Both of these guys have their own style of creating chaos, but the end result is generally the same. They pressure, try to close the distance, and always attempt to corner their opponents. Kim has an upright striking style that really opens up his chin to follow-up counters, something Damien Brown loves doing. Still, Kim’s pressure allows him to dictate the flow of the fight even if his defensive striking leaves much to be desired. He’ll try to hit on a level change or a trip take-down from the clinch-ups that his pressure generates. While Kim does have six submission victories in his career, he’s not really an effective top control guy and often loses his position to guys who are willing to scramble out of it.

Brown and Kim are essentially the same – high volume, constant pressure, and always mixing in take-downs. Brown is better at wrestling/top control while Kim might have the edge in pressure and grappling. Brown also has a stronger boxing base, sitting behind a stiff jab and a good counter right. Kim is more flashy and is inconsistent with his combinations. His upright striking style just scares me too much to confidently pick him against a very hittable Brown. Maybe if Kim ends up in top control and gets a back-take, he can notch his seventh career submission victory. I’ll go with my guy and choose Brown for his better defensive skills (even if that’s not saying much) and counters. This should be a fight to hedge, as both of them should bring a frenetic pace with plenty of scoring opportunities.

Prediction – Brown via unanimous decision

Saparbek Safarov vs Tyson Pedro

Dang, it’s been over a year since Giant Villain put a massive beating on Safarov that bordered on animal cruelty. It’s surprising to see the UFC give him one more chance, but they still did him no favors with Tyson Pedro as an opponent. Pedro’s a still-learning LHW prospect coming off his first career loss against Ilir Latifi. He’s got a massive 79 inch reach, which would be one of the longest reaches in the division (think Jon Jones and Alexander Gustafsson). Pedro generally relies on his heavy kicking game from range, peering with some low kicks to gauge the distance and then mixes in body/head kicks behind a jab or straight. If the striking exchanges ends up closer to Pedro’s pocket than he’d like, that’s when he dives into his single/double leg take-down offense. It’s not pretty but it gets the job done against lower competition.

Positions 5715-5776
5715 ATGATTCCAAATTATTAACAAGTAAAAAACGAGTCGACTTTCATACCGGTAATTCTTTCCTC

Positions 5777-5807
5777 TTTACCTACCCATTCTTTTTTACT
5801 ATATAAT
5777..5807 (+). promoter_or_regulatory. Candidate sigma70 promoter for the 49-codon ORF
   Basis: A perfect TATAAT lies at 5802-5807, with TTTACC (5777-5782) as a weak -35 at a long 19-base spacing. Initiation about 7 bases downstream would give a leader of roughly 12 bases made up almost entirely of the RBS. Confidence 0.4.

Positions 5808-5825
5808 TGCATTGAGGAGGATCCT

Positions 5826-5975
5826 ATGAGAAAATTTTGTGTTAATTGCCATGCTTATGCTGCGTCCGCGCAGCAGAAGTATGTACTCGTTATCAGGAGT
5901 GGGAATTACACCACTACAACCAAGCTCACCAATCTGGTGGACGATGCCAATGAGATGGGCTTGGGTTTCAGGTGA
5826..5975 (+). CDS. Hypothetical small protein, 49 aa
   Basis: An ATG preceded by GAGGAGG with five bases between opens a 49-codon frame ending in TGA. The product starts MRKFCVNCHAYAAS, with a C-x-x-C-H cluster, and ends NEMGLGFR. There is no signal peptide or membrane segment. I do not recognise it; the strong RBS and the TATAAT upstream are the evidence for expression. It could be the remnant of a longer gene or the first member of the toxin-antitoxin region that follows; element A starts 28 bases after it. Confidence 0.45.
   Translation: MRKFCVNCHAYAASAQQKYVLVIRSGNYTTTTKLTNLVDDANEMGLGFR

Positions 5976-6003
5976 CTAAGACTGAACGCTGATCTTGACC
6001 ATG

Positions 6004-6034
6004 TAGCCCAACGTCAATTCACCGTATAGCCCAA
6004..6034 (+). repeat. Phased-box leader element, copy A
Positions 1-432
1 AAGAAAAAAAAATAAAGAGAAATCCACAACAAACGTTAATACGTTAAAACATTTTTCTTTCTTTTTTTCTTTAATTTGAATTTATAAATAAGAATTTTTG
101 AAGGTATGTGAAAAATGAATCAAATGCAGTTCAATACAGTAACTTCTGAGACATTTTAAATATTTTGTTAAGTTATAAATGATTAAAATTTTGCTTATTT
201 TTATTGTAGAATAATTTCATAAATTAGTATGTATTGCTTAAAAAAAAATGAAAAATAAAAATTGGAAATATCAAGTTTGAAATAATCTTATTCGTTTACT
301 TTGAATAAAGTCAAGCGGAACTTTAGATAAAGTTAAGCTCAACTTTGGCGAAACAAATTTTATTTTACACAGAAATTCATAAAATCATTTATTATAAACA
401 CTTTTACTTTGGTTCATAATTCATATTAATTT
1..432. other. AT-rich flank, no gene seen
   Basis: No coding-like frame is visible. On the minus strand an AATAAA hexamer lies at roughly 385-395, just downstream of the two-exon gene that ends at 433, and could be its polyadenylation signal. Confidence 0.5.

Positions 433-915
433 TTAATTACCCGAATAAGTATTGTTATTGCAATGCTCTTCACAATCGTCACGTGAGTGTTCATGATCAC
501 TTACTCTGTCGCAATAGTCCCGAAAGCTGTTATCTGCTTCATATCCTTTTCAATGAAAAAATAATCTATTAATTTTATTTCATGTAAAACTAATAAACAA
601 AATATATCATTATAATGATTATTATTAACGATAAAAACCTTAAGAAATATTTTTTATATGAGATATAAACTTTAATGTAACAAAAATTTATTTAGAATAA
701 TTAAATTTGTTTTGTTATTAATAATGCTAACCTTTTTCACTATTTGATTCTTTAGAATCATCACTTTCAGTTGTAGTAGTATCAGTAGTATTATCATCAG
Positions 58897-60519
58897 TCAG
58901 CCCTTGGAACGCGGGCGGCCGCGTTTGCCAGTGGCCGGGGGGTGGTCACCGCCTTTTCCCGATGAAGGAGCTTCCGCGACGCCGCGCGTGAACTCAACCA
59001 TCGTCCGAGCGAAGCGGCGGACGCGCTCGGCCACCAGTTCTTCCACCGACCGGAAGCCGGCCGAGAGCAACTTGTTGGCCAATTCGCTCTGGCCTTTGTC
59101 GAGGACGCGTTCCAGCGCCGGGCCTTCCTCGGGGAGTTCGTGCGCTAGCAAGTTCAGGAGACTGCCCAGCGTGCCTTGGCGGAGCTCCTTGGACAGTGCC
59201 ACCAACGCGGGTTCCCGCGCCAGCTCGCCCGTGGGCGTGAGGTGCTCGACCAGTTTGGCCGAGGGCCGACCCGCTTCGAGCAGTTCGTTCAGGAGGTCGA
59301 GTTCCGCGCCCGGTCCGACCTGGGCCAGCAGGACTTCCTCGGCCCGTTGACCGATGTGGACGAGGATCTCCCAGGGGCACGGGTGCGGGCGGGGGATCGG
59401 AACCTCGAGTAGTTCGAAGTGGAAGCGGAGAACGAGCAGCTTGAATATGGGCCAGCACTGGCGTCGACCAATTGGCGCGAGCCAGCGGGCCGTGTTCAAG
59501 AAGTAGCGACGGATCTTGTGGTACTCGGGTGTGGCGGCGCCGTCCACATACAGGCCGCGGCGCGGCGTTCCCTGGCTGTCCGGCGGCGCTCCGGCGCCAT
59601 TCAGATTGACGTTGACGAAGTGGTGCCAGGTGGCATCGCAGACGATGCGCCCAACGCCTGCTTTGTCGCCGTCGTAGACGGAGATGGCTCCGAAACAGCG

From there, Pedro actually looks comfortable from top control and has plenty of grappling skill to be a dangerous submission hunter (four of six career victories by submission). Safarov has Sambo roots but prefers phone booth brawls that favors his quicker, more combination-intensive boxing. Against Gian Villante, he was unable to overwhelm him with his boxing combinations and ended up constantly getting beat to the punch by Villante’s counters. Villante also dismantled Safarov’s legs in the process. Considering Villante isn’t exactly Anderson Silva with his striking, it’s worrisome that Safarov struggled so mightily in an area he’s supposed to have an edge in.